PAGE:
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Unified Forecast System

 

1) Introduction

The Unified Forecast System (UFS) is a community-based, coupled, comprehensive Earth modeling system. The UFS numerical applications span local to global domains and predictive time scales from sub-hourly analyses to seasonal predictions. It is designed to support the Weather Enterprise and to be the source system for NOAA's operational numerical weather prediction applications.

NOAA is the agency tasked with providing the official weather and climate forecasts and warnings in the United States. First and foremost, the UFS provides a framework to engage the extensive research enterprise in the US. It creates an environment to more efficiently and effectively translate research advances into operational outcomes. The UFS also enables NOAA to simplify its production suite of forecasting models from a great many independent systems, each of which has to be improved and maintained, to a single seamless system.

The UFS community includes researchers, developers and users from NOAA, educational institutions, federal agencies, and the private sector. The UFS supports research and development in the community and accelerates the transition of research successes to operations.

UFS applications share numerical forecast system elements, including Earth-system model components (e.g. atmosphere, ocean, sea ice, land, chemistry, etc.), observation processing, pre-processing, data assimilation, forward forecasting, ensemble and probabilistic processing, and post-processing. The applications share infrastructure such as model coupling tools and workflow software.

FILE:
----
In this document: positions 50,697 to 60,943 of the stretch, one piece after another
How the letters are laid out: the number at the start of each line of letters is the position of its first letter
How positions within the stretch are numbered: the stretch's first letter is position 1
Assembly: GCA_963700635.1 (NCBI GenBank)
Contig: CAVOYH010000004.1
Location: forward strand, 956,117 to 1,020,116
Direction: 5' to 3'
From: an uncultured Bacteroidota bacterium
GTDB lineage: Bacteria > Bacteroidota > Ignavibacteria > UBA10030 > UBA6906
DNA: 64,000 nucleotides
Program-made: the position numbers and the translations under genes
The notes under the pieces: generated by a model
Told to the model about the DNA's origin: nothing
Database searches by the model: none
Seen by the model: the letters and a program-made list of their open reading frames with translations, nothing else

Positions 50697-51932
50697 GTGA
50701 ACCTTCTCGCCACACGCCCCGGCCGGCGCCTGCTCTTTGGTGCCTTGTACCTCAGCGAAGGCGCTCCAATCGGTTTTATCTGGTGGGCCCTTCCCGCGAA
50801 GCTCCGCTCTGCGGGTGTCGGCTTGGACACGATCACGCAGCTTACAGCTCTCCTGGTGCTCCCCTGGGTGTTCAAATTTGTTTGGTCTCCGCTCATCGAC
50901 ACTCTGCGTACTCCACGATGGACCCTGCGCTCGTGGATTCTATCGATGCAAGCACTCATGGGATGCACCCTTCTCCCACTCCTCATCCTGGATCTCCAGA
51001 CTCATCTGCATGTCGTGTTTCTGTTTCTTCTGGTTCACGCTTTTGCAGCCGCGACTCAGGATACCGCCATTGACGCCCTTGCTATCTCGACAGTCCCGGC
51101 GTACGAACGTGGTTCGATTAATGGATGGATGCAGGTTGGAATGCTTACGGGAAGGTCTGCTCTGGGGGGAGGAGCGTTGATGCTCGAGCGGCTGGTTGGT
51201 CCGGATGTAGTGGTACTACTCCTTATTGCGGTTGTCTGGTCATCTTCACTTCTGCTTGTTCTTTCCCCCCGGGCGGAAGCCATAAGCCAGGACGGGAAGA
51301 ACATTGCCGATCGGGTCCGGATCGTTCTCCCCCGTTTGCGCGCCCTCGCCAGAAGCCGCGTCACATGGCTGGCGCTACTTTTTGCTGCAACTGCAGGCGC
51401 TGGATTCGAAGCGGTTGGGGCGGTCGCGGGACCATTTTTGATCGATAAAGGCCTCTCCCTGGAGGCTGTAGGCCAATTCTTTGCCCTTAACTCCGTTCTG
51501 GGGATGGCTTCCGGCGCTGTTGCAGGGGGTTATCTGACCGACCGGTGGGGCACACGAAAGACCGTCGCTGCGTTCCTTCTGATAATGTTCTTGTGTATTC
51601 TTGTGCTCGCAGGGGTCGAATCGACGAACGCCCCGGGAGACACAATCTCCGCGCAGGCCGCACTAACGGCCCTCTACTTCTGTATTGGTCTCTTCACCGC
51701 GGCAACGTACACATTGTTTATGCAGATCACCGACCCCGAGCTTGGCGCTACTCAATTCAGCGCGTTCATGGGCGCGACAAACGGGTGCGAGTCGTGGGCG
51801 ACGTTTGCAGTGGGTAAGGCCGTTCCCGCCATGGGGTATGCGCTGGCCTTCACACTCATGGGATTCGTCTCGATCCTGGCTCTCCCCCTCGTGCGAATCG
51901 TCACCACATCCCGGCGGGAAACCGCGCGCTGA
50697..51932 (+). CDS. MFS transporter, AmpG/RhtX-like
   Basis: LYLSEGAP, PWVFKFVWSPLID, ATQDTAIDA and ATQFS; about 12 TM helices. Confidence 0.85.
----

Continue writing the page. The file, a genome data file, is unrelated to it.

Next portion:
Comprehensive and updated news on the Unified Forecast System can be found on the UFS Portal website (still under construction).

2) UFS at NWS

The NWS Research to Operations (R2O) initiative's five year plan is to upgrade the current operational Global Forecast System (GFS) to run as a unified, fully coupled Next Generation Global Prediction System (NGGPS) within NEMS (NOAA Environmental Modeling System) infrastructure. Using advanced high performance computing architectures, the system will incorporate the most recent advances in weather prediction modeling from NOAA and the research community.

  • Implement a weather-scale, fully-coupled NWP System

  • Extend forecast skill beyond 8 to 10 days

  • Improve hurricane track and intensity forecast

  • Extend weather forecasting to 30 days

  • Implement the unified next generation model in regional applications (Rapidly Refreshed Convective-Allowing Ensemble Forecast system, Regional Nested Hurricane Forecast System)

  • For further details see the Applications Plan on the UFS web site.


3) UFS at NCEP : Implementation of FV3GFS

In 2017 the Finite Volume Cubed Sphere (FV3) dynamical core, developed at NOAA’s Geophysical Fluid Dynamics Laboratory, was selected for the new NGGPS/UFS atmospheric model for both global and regional scales. At NCEP, the FV3 dynamical core implementation includes incorporating FV3 into NEMS, and developing advanced physics and data assimilation techniques to match or exceed the skill of pperational Global Forecast System (GFS), and to transition NCEP's mesoscale modeling suite to use FV3. In addition, NOAA/NWS is working with federal partners, universities, and the community to create a fully accessible FV3-based community model, see the UFS Community page and the UFS Weather Model page on GitHub.

 

The first implementation of the UFS Atmospheric model in NCEP occurred on June 12th 2019 with the implementation of GFS Version 15. The major component of this implementation was to replace the global spectral model in the GFS with the FV3 dynamical core. The operational FV3GFS runs the same physics as the previous GFS, except that the Zhao-Carr microphysics was replaced with the more advanced GFDL microphysics scheme.

 

More details on the implementation of the GFS V15 with the FV3 dynamic core can be found in the NWS Service Change Notice, on EMC's FV3GFS page on the NWS Vlab site. Comprehensive information on the official evaluation of GFS v15 is available at the EMC Model Evaluation Group’s web site.